9 Ways to Teach Money Sense to Kids At Any Age

  1. FIND the time and prioritize early financial literacy. You don’t have to come up with fancy learning exercises, just be yourself and talk to your child as you’re grocery shopping, stopping at an ATM, paying bills, etc. The timing can never be too late or too early. So go for it. Start the conversation.
  2. INCLUDE your child in your family’s real life responsibilities. Buying a new car? Take your child along, ask for his input and explain the process of applying for a loan, putting money down, etc. By making him feel a part of the process not only will he learn something but he will gain self esteem and confidence as he develops into adulthood.
  3. NIGHTLY dinner conversations are key. Talk to your child. Family dinner is a great time to check in with your child and perhaps start a conversation about allowance, chores and other responsibilities related to your family.
  4. ACT on teachable moments that happen many times throughout the day. Being present in those moments to pick up on them is perhaps the more challenging part.
  5. NEVER forget that LEADING BY EXAMPLE is one of the best teacher’s out there. So, take a hard look at your financial habits, stick to a budget, share challenges and financial aspirations and make solid financial decisions (and make sure your child is watching!).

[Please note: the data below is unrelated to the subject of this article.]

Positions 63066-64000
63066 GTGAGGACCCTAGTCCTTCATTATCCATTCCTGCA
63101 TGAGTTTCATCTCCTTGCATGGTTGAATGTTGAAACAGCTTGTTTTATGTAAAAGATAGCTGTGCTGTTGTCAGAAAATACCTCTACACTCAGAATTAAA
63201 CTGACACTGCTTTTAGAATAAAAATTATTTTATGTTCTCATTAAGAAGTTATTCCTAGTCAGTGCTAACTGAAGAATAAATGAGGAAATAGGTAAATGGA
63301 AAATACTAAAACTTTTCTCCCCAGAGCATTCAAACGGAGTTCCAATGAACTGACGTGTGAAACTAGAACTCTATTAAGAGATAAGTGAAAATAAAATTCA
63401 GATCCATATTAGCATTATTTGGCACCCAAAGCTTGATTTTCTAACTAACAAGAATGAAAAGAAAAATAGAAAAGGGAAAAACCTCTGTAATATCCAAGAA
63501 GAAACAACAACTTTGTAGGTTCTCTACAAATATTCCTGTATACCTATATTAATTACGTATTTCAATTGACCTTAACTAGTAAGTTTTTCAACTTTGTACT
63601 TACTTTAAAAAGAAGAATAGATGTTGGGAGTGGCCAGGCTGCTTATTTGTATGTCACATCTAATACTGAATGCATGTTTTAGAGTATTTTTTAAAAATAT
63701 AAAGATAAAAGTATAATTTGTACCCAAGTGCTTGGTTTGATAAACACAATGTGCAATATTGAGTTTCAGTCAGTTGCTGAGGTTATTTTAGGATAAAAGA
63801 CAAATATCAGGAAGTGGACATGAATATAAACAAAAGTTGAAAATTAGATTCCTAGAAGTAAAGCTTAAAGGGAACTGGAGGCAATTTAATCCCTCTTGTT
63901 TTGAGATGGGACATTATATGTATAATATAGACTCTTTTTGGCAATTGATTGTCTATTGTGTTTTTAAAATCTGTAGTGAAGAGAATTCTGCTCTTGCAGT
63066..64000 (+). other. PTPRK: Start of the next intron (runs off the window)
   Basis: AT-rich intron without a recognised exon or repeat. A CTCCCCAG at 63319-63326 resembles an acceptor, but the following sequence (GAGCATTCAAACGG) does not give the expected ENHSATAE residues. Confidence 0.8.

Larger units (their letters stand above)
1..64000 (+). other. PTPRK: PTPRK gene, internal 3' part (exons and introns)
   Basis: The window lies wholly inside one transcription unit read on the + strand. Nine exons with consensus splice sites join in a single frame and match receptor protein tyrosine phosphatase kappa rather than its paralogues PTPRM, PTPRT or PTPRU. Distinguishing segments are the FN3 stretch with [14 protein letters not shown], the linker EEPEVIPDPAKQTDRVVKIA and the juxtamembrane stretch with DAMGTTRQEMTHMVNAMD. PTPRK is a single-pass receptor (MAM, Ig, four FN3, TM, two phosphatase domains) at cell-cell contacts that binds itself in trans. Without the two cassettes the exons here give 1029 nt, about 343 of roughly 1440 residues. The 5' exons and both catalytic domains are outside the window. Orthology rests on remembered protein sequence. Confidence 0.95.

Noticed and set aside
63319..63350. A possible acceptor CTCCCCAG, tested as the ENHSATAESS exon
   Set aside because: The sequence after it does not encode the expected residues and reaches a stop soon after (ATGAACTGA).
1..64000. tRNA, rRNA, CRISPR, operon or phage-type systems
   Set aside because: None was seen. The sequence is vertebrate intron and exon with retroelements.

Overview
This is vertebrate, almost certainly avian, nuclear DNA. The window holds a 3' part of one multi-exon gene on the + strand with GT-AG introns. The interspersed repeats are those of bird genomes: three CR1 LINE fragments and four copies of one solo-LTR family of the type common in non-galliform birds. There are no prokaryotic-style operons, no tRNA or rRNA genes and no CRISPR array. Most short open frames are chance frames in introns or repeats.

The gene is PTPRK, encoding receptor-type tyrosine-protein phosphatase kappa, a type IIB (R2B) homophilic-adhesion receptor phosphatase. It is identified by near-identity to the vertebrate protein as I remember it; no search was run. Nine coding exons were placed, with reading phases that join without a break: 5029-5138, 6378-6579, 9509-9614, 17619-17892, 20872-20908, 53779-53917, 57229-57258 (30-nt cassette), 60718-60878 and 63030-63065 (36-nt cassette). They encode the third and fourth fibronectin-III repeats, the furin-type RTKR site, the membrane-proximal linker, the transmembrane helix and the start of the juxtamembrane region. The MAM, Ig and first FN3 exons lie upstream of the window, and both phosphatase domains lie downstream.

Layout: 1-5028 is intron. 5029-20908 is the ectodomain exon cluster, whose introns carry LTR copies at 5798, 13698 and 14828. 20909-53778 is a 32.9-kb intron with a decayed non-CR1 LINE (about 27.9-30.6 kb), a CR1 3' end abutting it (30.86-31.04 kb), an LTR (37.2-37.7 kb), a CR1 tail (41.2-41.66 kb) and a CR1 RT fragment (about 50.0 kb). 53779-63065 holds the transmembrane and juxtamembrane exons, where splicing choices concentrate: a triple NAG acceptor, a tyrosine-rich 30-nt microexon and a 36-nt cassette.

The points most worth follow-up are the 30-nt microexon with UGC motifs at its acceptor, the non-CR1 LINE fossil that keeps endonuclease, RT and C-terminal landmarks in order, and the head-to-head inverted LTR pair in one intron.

6. CHECKING accounts offer hands on learning experiences with saving, interest and how a basic financial system works.
  7. INVEST with your child. There are wonderful organizations, like OneShare, that exist for this very purpose. So take advantage of them. Work as a team to make the investment, monitor the investment and decide whether to buy or sell.
  8. ALWAYS share information with your child. Explain the cost of things, the purpose of credit and credit cards
  9. LET your children in on the really important and serious stuff about being financially responsible big fixed expenses versus expenses over which we have control, what it means to make a budget and stick to it (and what happens if you don’t).

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I linked this post up:
Montessori Monday